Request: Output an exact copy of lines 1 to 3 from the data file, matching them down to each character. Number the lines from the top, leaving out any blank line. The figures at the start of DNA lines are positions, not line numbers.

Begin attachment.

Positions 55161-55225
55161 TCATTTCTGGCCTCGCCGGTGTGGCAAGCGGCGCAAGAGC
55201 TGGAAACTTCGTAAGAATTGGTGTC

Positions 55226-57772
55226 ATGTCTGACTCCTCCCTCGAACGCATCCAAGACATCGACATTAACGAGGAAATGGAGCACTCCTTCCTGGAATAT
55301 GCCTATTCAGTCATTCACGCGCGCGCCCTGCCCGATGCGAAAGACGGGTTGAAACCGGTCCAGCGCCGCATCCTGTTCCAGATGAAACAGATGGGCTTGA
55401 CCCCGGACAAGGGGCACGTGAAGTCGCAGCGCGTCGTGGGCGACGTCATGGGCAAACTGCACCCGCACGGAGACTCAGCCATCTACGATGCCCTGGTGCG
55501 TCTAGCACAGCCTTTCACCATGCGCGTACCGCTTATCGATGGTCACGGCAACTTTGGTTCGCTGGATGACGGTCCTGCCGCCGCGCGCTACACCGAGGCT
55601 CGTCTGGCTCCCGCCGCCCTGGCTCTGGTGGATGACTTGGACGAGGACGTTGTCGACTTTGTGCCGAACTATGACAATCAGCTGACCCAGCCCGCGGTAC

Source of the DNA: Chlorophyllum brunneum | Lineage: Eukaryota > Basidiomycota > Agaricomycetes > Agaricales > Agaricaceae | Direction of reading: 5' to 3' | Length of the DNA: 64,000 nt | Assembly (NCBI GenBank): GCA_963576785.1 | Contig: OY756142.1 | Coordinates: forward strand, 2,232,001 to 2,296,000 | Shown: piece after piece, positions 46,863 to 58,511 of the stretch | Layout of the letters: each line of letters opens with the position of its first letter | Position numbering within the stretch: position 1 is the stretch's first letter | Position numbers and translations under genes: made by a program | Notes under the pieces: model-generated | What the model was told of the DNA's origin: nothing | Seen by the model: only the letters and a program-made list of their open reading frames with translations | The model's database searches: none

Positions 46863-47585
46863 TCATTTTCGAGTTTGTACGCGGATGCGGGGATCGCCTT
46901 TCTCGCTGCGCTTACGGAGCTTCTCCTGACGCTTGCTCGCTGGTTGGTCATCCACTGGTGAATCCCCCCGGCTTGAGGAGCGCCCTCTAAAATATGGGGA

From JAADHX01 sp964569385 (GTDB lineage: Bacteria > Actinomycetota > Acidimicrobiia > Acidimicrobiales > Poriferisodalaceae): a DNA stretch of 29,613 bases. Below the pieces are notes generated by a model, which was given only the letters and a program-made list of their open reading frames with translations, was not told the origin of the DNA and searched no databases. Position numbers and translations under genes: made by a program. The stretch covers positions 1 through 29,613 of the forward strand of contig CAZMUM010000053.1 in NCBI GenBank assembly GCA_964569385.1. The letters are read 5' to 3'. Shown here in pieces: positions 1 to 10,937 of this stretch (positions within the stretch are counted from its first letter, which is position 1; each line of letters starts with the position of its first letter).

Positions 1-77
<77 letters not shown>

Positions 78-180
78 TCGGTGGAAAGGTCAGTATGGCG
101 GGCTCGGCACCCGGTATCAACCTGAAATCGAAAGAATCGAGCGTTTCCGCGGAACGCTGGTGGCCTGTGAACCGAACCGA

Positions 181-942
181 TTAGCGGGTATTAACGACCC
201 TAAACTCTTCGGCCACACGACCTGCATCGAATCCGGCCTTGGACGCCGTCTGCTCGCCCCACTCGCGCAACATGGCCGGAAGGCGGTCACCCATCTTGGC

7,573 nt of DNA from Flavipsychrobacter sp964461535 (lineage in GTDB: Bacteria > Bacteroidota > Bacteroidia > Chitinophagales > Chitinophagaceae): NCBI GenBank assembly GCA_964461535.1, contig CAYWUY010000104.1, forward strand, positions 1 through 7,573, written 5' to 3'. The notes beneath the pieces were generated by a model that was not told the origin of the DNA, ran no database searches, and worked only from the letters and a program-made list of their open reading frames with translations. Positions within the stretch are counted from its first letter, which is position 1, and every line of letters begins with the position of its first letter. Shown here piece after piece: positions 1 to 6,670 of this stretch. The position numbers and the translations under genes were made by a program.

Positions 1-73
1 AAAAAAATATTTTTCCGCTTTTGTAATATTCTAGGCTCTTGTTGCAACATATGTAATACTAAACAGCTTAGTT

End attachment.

Positions 55161-55225
55161 TCATTTCTGGCCTCGCCGGTGTGGCAAGCGGCGCAAGAGC
55201 TGGAAACTTCGTAAGAATTGGTGTC